Preparing for Future Disasters in the Wake of Sandy

Runner Jonathan who would have run the ING New York City Marathon, spend the afternoon volunteering by unloading and organizi
Runner Jonathan who would have run the ING New York City Marathon, spend the afternoon volunteering by unloading and organizing emergency supplies near Midland Beach as New York recovers from Hurricane Sandy on November 4, 2012 in Staten Island, New York. AFP PHOTO / Mehdi Taamallah (Photo credit should read MEHDI TAAMALLAH/AFP/Getty Images)

Hurricane Sandy is a tragic reminder of the threat of climate change, and it has forced the issue back on our national agenda in a way that no debate question could. As President Obama said in his reelection speech, "our children" should be able "to live in an America... that isn't threatened by the destructive power of a warming planet."

Fulfilling that promise will be a formidable challenge.

Fortunately, work done in President Obama's first term laid the groundwork for effective measures that can be taken now: many he can do without Congress.

First, to prepare and respond to changes in climate that are already occurring, the president can start by releasing federal agency reports, which have already been written, that identify vulnerabilities to climate change and explain how federal agencies can adapt. For example, fish and wildlife agencies must plan for the movement of species as streams and forests warm while the military must look at the exposure of their facilities and operations around the world.

President Obama should also use new authority in the recent transportation bill to push FEMA and other agencies to recognize that we don't live in our parents' climate. With Iowa being hit by four 500-year storms since 1991, Vermont drowning during Hurricane Irene, and rising seas pouring into Manhattan subway tunnels, FEMA must rewrite its historic floodplain maps to reflect the new reality and to discourage building in increasingly vulnerable areas. And when disaster does strike, the federal government should support rebuilding differently: such as installing larger culverts under roads washed out in floods, elevating bridges, or restoring natural floodplains.

Second, the president can step up efforts to attack the underlying causes of climate change. Obama's automobile emissions and efficiency standards are already reducing the carbon dioxide spewing from tailpipes. Now the president and his Environmental Protection Agency must move ahead with proposed Clean Air Act rules to curb emissions from power plants.

Actions must be taken given the size of the challenge and new science showing that climate changes are accelerating, however, the administration can't do it alone. Obama must reach across the political divide and convince Congress to move forward. Superstorm Sandy confirms that climate change is not just an environmental and moral issue, but also an economic one. It's far cheaper to prepare for the effects of climate change and to cut emissions to reduce future effects than to mop up and rebuild after disasters. And that doesn't even count the opportunity to reduce the immense human toll of lives lost and disrupted.

Here's what the president and Congress can do together:

1. Pass new legislation that allows FEMA and the federal government to support efforts to prepare for and adapt to the effects of climate change -- instead of just responding after the fact to disasters like heat waves, droughts and floods. A key element should be continuing to reform the National Flood Insurance program by requiring FEMA to consider projected impacts and sea-level rise. It makes no sense to prepare for yesterday's weather in today's era of climate change.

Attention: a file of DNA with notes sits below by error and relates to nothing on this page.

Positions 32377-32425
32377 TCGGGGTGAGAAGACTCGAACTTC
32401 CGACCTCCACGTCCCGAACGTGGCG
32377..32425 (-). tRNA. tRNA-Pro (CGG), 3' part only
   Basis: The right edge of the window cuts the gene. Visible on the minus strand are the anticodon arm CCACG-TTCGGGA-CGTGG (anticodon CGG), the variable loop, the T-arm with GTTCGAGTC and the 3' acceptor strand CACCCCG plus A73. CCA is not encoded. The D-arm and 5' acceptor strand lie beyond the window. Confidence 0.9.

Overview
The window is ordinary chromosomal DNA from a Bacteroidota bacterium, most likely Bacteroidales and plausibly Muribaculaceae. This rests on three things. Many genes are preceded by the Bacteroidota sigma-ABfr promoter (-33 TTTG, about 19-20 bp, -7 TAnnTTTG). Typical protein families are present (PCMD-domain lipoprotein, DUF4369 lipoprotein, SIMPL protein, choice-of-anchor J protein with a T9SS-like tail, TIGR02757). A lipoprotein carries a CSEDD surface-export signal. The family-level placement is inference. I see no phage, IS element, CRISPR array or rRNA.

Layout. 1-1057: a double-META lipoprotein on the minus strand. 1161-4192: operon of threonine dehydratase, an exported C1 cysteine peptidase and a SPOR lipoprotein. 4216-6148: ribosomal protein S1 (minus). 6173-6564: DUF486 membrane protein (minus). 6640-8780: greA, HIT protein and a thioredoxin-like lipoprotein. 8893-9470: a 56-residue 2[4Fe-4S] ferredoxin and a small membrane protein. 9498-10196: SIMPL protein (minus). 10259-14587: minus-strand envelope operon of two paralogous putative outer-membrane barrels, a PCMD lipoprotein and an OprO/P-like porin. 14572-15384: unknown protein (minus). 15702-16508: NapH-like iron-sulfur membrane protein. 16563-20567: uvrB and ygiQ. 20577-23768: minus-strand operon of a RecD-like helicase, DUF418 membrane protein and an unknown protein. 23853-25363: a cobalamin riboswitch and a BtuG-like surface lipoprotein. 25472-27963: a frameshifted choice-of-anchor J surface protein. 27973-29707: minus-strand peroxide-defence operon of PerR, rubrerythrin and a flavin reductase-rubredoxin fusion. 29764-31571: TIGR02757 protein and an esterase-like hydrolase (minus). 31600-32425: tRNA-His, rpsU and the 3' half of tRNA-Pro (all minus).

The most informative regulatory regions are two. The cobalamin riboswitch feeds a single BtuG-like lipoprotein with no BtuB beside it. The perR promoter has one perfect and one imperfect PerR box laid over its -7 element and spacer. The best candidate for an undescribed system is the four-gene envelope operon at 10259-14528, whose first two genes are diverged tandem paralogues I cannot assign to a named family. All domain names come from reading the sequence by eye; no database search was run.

2. Amend the Stafford Act, the underlying disaster statute, to explicitly direct FEMA to support communities' efforts to rebuild differently or relocate vulnerable homes after a storm. FEMA is balking at reimbursing towns in Vermont for common-sense steps such as rebuilding more resilient communities, restoring natural floodplains, and getting people and infrastructure out of harm's way in the wake of Hurricane Irene last year: The justification is that the Stafford Act doesn't allow federal money to be used for such improvements.

3. Put a price on carbon emissions. This is the most contentious and currently divisive step. But it's not only vital for reducing the long-term threat of climate change, it also would represent a victory for market principles. The indisputable fact is that the price of fossil fuels does not include many of the costs of burning them, from disasters exacerbated by climate change to the human and economic costs of fighting wars to protect oil supplies. A fee on carbon corrects these market failures, and could actually boost the economy if the revenues are returned to Americans in constructive ways, such as by lowering payroll taxes, decreasing the federal debt, and investing in the efficiency and resiliency of our communities. Everyone is better off if we raise the costs of engaging in something bad -- polluting -- and lower the costs of doing something good -- work. Existing efforts in the United States, such the Regional Greenhouse Gas Initiative in the Northeast, show that a cap-and-invest approach can spur investments in efficiency and create jobs. We can indeed protect ourselves from the worst effects of climate change while investing in our infrastructure and workforce.

We cannot hold back the ocean and intense storms by ignoring reality. Now is the time for the president and Congress to act.

Vicki Arroyo serves as the executive director of the non-partisan Georgetown Climate Center, which works with states and local communities around the country to help them prepare for climate change.